SUMMER I

Human Sexuality, HEAL 217.01, CRN 30947, Online, Dr. Sarah Maness

The format focuses on providing information necessary for establishing a sound knowledge base on topics including sexual anatomy and physiology, birth control, basic psychological concepts of sexuality, sexually transmitted infections, family planning and parenting. The information is presented in relation to the decision-making process as applied to understanding one’s own and others’ sexuality.

 

SUMMER I & SUMMER II

Intro to Women’s & Gender Studies, WGST 200.02, CRN 30744, Online, Dr. Kaj Brian

Intro to Women’s & Gender Studies, WGST 200.01, CRN 30682, Online, Dr. Malia Womack

This is an interdisciplinary course designed to explore the rich body of knowledge developed by and about women and gender. We study gendered structures and their consequences in contemporary cultures and societies. In addition, we examine feminist theories and relevant social movements.

 

AV Drive for “Elders Speak” Oral History Project

AV Drive for Wassamasaw Tribe
Please consider donating new or gently used AV equipment to help support the “Elders Speak” oral history project underway with the Wassamasaw Tribe of Varnertown Indians. See flyer for details.
 
WGS will be collecting supplies on behalf of the Wassamasaw Tribe at the WGS office between today and May 5th. The WGS Office is open Monday – Thursday 11 A.M. – 6 P.M. You may also email thomaspr@cofc.edu to schedule a specific day and time to drop off your donation.

Fall 2022 WGST Special Topics in Social & Political Organization

WGS Fall 2022 Special Topics

WGST 321.01 Women, Globization, & Migration

CRN 16273, Online with Scheduled Online Meetings, Thursdays 4PM-6:45PM

Dr. Malia Womack

Women are vulnerable to poverty and commonly lack access to adequate social, cultural, institutional, and material resources necessary for survival. The collective identity “woman” comprises more than half of the world’s population yet is regularly marginalized in local, transnational, and global economies. The collective identity “woman” is also internally diverse. Many women endure compounded oppression (which makes them more vulnerable to impoverishment) related to identity traits including but not limited to sexuality, gender expression, sex, race, skin color, languages, age, geographic location, education, familial relationships, and gender-based violence. This course explores the experiences of diverse and intersectional women in an increasingly globalized world and in various geographic locations. In this class students will consider how gender discrimination, intersectionality, migration, economies, and globalization are deeply and intimately related. Students will reflect on their own positionality within global power hierarchies and will engage in the course material in a self-reflexive and investigative manner.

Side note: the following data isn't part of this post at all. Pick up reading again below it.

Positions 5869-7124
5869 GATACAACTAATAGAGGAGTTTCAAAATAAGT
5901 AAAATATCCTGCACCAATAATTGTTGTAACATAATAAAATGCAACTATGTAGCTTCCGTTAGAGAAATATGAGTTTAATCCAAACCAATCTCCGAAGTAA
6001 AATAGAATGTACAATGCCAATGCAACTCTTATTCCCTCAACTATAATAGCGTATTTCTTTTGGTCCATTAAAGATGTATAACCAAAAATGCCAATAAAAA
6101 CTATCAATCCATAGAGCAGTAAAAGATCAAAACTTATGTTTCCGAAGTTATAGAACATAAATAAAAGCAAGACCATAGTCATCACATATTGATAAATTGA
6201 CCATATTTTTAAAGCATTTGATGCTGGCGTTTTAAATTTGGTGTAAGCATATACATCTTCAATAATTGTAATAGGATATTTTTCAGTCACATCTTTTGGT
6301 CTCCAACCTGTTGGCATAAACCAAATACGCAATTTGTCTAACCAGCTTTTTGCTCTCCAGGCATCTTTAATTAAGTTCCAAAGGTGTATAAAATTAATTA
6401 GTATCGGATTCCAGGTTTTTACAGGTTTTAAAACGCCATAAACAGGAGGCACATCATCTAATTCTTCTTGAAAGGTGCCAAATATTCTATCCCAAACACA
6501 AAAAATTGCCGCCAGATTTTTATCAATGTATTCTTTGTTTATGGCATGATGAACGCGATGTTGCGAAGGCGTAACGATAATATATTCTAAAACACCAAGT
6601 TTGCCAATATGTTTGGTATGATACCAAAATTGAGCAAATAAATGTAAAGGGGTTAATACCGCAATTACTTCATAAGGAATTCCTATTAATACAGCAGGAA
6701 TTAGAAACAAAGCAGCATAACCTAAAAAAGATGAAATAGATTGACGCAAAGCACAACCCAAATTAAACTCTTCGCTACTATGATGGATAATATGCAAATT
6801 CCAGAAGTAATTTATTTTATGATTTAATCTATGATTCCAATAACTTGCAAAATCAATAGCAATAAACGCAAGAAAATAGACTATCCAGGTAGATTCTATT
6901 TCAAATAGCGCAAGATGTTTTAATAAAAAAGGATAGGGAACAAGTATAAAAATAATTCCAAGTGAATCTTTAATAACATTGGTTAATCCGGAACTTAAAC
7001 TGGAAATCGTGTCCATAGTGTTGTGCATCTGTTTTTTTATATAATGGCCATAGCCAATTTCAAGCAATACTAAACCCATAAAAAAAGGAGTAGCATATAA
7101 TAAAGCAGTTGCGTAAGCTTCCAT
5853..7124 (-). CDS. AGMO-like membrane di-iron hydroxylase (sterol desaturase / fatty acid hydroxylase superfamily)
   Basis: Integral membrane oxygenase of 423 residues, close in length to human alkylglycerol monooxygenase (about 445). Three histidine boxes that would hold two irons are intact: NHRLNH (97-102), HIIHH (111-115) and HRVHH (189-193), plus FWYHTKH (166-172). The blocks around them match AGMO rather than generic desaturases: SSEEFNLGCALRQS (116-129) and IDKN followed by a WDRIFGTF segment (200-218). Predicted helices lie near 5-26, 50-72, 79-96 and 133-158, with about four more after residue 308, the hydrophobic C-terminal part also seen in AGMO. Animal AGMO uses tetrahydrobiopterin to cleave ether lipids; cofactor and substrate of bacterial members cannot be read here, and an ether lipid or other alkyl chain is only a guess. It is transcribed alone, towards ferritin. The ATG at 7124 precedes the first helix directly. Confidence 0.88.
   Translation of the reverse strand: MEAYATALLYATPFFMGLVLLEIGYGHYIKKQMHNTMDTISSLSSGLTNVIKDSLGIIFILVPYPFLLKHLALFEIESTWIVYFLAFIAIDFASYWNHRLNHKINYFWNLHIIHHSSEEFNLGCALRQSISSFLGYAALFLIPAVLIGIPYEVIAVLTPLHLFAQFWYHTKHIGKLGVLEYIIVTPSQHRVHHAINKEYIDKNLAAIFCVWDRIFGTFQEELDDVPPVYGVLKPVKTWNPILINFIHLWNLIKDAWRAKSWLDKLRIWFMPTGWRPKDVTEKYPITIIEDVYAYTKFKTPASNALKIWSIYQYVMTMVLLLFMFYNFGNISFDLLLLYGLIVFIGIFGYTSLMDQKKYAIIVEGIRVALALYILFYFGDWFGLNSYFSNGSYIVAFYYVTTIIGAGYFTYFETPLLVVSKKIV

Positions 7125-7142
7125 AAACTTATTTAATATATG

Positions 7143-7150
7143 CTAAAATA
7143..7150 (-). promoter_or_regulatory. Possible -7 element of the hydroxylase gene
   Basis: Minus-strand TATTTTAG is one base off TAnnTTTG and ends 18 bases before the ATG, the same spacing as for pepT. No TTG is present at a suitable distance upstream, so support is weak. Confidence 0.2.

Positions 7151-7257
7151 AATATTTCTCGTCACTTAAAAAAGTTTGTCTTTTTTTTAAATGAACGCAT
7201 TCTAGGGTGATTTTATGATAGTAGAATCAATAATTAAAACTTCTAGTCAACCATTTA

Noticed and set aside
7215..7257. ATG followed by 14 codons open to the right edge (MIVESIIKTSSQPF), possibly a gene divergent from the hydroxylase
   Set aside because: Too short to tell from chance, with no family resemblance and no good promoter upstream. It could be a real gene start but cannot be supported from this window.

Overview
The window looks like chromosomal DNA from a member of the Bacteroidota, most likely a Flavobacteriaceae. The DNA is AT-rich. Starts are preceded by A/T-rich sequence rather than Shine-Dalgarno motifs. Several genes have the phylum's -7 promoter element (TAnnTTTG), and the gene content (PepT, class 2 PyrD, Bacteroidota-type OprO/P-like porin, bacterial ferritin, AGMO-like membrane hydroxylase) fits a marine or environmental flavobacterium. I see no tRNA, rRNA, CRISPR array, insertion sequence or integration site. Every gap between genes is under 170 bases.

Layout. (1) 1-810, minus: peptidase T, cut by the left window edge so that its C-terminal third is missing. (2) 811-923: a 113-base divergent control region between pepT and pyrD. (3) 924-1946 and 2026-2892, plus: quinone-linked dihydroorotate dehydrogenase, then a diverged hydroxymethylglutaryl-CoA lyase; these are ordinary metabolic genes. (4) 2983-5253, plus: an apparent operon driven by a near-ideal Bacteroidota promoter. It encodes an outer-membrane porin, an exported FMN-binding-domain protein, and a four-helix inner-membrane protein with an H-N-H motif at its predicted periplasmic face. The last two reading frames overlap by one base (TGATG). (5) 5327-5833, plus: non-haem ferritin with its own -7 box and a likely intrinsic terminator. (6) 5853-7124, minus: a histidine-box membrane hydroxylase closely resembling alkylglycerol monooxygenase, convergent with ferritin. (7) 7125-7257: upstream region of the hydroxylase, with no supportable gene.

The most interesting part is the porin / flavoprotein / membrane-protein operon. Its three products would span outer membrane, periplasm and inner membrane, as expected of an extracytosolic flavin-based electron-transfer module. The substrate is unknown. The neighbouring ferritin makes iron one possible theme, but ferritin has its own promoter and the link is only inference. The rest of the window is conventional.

WGST 321.02 Latin American Feminists & Human Rights

CRN 16278, Online Exclusively

Dr. Malia Womack

International human rights are designed based on the ideology that all people deserve basic rights because of their shared humanity. However, Latin American feminists commonly argue that the international human rights processes are rife with inequalities at the local, transnational, and global levels, are not effectively enforced, are resources for Western imperialism, and are Western and male centric. This class problematizes human rights failures. In particular, the class explores how human rights treaties and operations (in their present form) cannot adequately address the complexity of lived experiences, diversity, and intersectionality. This course documents how feminists throughout Latin America have mobilized against colonialism, poverty, gender discrimination, and other inequalities by engaging in domestic as well as transnational activism around international human rights. Latin American feminists have unrelentingly promoted equality and are transforming how human rights are understood throughout Latin America and the world.